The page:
Returning the total number of clicked cells in a table


I’m a newbie at coding and I really some help with the following:

I’ve created a simple time table using html with the days of the week across the top and hour slots going down. I’d like to make the following happen:

The individual cells are highlighted when a user clicks on them (and the reverse if the highlighted cell is clicked again)

Each cell represents one hour - clicking on the cells returns the total number of hours calculated

Can anyone help me do this?

Thanks in advance

I see two general ways to do that:

  • count the highlighted rows (there must be a difference to the not highlighted cells, right?)
  • use a counter object (Closure, table object property) that increases/decreases with every click

Thanks for your speedy reply @Dormilich.
My problem is I have no idea how to write the code for that, I’m afraid.
I wonder if you’d be kind and help me?

something for the general idea.

$(document).on('click', 'table td.marked', function (evt) {
}).on('click', 'table td.unmarked', function (evt) {

Thanks @Dormilich. I’ll see if I can manage :smile:

Here is a script that will do what you want. Clicking on a table cell increases the count and clicking again decreases the count. This script will work on any sized table. Just make sure you give the class “hdr” to the header cells to avoid making them active (counting) cells. Also, place this script at the bottom of your page - just above the </body> tag.

<script type="text/javascript">
 var cntObj=document.getElementById("cnt");
 var allTds=document.getElementById("T1").getElementsByTagName("td");
 var counter=0, bgC;
 for(var i=0; i<allTds.length; i++)
  { if(allTds[i].className!="hdr")
       { allTds[i].style.cursor="pointer";
 // ----  
  function cellChg()
   { bgC=(this.className=="cyan")? { bg:"white",add:"-1"} : { bg:"cyan", add:"+1"};;

I have created a working example on JSFiddle for you to experiment.

Why are you adding a separate event handler to each cell instead of just adding an event listener on the table? That would remove the need for the loops.

An excellent idea. It works well, and even though it doesn’t reduce the code by much, it certainly looks more elegant, and simplifies the DOM. :smile:

Here is the modified script:

<script type="text/javascript">
 var cntObj=document.getElementById("cnt"); 
 // ----  
 var counter=0; 
  function cellChg(event)
   { var targElem, bgC; 
     event=event || window.event;
     targElem = || event.srcElement;
     if(targElem.tagName.toLowerCase()=="td" && targElem.className!="hdr")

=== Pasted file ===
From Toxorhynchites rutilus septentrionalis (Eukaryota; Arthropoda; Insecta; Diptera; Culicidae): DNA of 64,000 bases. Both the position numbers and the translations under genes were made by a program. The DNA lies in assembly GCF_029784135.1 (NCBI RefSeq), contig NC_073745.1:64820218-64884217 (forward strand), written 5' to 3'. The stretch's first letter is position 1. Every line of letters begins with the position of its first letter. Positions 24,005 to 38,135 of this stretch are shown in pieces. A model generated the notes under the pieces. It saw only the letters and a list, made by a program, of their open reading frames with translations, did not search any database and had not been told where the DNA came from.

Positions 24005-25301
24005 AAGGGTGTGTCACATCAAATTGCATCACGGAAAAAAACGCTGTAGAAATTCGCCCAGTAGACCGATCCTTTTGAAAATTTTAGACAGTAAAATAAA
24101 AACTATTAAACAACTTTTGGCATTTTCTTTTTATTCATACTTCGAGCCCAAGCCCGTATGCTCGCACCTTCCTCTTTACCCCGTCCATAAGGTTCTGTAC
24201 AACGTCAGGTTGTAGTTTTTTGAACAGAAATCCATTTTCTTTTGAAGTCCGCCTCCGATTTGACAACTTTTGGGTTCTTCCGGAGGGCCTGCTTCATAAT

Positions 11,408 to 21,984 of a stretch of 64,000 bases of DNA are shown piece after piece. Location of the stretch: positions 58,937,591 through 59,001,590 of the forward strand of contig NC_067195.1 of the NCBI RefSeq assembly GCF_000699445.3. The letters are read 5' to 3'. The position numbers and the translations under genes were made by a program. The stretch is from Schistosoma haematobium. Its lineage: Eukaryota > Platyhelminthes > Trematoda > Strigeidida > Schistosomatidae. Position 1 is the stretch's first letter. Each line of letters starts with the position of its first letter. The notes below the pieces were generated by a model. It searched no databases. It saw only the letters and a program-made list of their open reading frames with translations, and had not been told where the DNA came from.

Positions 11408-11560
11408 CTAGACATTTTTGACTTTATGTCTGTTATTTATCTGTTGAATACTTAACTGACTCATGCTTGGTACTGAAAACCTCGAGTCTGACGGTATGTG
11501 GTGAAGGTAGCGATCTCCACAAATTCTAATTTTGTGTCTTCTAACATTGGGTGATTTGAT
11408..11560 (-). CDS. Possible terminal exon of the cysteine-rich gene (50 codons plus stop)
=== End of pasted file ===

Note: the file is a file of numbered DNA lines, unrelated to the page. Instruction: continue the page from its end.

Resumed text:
{ bgC=(targElem.className=="cyan")? { bg:"white",add:"-1"} : { bg:"cyan", add:"+1"};;

A link to the working example on JSFiddle is here.

1 Like

there’s no need to use parseInt() if the property is a number to begin with (i.e. -1 and 1)

Thanks for your input. If you look at the script you will find I saved the +1 and -1 as strings (“+1”, “-1”) Since I am using counter+= to change the counter value I wanted to ensure that both counter and +1 were always numbers, rather than strings so that they would be added together. Hence the parseInt expression. :smile:

Thank you all so much for your help with this - I really appreciate it. :smile:

and that is what I question. you saved them as strings, but it would have been simpler to save them as numbers.

To convert strings to numbers you should use Number() not ParseInt() - ParseInt() is for converting numbers to numbers where the base of the original number is not 10.

Both parseInt() and Number() return a typeof of “number” when a string value is used as an argument. The standard says:

18.2.5 parseInt (string , radix)
The parseInt function produces an integer value dictated by interpretation of the contents of the string argument according to the specified radix. If radix is undefined or 0, it is assumed to be 10.

The use of parseInt() to convert strings to numbers is perfectly valid, even with the radix of 10 (decimal) being implied, rather than stated. The real question, as Dormilich has stated:

you saved them as strings, but it would have been simpler to save them as numbers.

Let’s put it down to personal preference. :smile:

Not always - consider


that will return 256 having assumed a radix of 16 not 10. If it had assumed a radix of 10 it would have returned 0.

Why use a function that has extra code in it to handle 34 other possible radix values when there is a function that has the sole purpose of converting a string to a number.

Anyway why write:


when you can achieve the same thing in a lot less code using:

counter+= +bgC.add;

The unary + operator is actually the most effective way to convert strings to numbers.

Consider when bgC.add = ‘0x100junk’;

+bgC.add gives you NaN
parseInt(bgC.add) gives you 256
parseInt(bgC.add, 16) gives you 256
parseInt(bgC.add, 10) gives you 0

I tend to prefer using parseInt with a radix as it’s easy to tell exactly what you’re gonna get.

Good point. Carolyn might like to use that in her solution to this enquiry. Thanks for the input. :grinning:

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